America's teenagers saw significantly more beer and distilled spirits advertising in magazines between 2001 and 2003 than legal-age adults, as measured on a per capita basis, according to a study released today by the Center on Alcohol Marketing and Youth (CAMY) at Georgetown University.
CAMY's study analyzed 10,455 magazine alcohol ads costing almost $1 billion between 2001 and 2003, and found that 56 percent of the ad spending was placed in magazines with a disproportionate readership of underage youth, ages 12 to 20.
The Beer Institute and the Distilled Spirits Council of the United States (DISCUS) revamped their marketing codes in October 2003 and called on their members not to place ads where the underage audience is 30 percent or greater. CAMY's study found some progress toward the 30 percent threshold in 2003.
“The new threshold represents a step forward, but, as our study shows, it still does not offer adequate public health protection for our children,” said Jim O'Hara, CAMY executive director. “A 30 percent threshold allows double exposure. It permits the placement of ads in magazines with a disproportionate share of underage youth readers since they only make up roughly 15 percent of the population. There is still too much alcohol advertising reaching a population for whom the product is illegal.”
In reviewing the placement of the 10,455 ads using an advertising-industry standard measure of gross rating points, CAMY found:
Impact of Advertising Policies:
In September 2003, the trade associations for the beer and distilled spirits industries announced that their members would no longer place ads in publications with youth audiences of greater than 30 percent. CAMY's report shows that the alcohol industry began moving closer to this threshold before it was even announced. Both spending and number of alcohol ads in magazines with over 30 percent youth in their audiences had begun to decrease by 2003.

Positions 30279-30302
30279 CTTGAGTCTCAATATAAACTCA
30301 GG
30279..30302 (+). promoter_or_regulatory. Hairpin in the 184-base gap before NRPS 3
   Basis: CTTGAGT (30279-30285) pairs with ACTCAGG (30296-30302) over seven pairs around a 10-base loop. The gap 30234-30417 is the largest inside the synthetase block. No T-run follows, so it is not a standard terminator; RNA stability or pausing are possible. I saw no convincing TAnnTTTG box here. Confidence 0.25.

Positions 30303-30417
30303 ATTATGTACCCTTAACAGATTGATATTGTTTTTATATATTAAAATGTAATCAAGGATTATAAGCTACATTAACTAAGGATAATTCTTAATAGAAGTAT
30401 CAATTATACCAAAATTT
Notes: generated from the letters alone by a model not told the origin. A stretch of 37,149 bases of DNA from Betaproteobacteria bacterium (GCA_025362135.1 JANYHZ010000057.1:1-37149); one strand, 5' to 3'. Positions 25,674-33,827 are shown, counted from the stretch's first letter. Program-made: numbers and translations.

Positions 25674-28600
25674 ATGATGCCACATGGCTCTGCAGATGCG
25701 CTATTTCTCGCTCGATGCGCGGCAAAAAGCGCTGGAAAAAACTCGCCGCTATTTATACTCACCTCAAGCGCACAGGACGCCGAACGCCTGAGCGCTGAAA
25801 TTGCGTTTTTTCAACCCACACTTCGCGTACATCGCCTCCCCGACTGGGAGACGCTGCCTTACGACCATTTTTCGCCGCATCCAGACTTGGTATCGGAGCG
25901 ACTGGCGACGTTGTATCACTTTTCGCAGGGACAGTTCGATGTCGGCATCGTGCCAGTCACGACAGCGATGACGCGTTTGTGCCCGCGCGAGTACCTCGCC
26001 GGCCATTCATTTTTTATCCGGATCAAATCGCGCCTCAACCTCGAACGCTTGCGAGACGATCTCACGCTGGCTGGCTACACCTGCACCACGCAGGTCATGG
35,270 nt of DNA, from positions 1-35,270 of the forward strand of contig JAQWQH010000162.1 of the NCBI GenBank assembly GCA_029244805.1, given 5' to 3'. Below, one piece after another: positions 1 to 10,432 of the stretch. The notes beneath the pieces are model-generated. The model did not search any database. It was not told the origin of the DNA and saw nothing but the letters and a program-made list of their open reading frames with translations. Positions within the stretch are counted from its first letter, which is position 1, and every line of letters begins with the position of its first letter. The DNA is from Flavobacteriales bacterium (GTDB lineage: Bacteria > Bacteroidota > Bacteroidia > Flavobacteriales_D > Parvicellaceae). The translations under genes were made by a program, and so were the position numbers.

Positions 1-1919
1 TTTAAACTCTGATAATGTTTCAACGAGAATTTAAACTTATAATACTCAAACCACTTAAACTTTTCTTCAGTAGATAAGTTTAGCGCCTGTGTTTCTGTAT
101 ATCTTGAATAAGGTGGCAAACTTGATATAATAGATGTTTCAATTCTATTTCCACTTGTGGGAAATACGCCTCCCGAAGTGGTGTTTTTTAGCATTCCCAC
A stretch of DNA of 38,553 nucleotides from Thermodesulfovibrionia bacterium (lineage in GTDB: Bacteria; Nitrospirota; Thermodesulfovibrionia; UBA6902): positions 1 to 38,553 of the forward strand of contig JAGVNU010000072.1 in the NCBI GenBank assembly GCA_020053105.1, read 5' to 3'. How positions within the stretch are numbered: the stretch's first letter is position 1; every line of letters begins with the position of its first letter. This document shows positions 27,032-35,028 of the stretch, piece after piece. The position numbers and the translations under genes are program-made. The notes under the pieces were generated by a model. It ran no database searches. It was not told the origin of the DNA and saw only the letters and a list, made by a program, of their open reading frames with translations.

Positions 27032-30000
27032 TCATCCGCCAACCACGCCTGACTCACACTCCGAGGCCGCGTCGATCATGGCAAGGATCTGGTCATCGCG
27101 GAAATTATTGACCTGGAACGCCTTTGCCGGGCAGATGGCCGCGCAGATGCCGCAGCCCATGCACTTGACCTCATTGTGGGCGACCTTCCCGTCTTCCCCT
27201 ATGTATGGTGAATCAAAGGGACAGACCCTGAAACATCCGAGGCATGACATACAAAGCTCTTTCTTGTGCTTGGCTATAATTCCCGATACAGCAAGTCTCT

However, the industry is still far from reaching the more proportionate 15 percent youth audience threshold proposed by the National Research Council and Institute of Medicine report presented to Congress that same month: 56 percent of the spending on the alcohol advertisements from 2001 through 2003 studied for this report, as well as almost 50 percent of the ads, went to magazines that youth ages 12 to 20 were more likely to read on a per capita basis than adults 21 and above.
“The average teen drinker begins to drink alcohol at age 13. If alcohol advertisers had followed a youth audience standard that more closely represents the youth at risk, they would have reduced underage youth exposure to their advertising substantially in 2003,” said David Jernigan, PhD, CAMY research director. “It's hard to argue with a change that would help alcohol companies better reach their legal-age audience and also do so much good for our kids.”
About the Center on Alcohol Marketing and Youth
The Center on Alcohol Marketing and Youth at Georgetown University monitors the marketing practices of the alcohol industry to focus attention and action on industry practices that jeopardize the health and safety of America's youth. The Center is supported by grants from The Pew Charitable Trusts and The Robert Wood Johnson Foundation.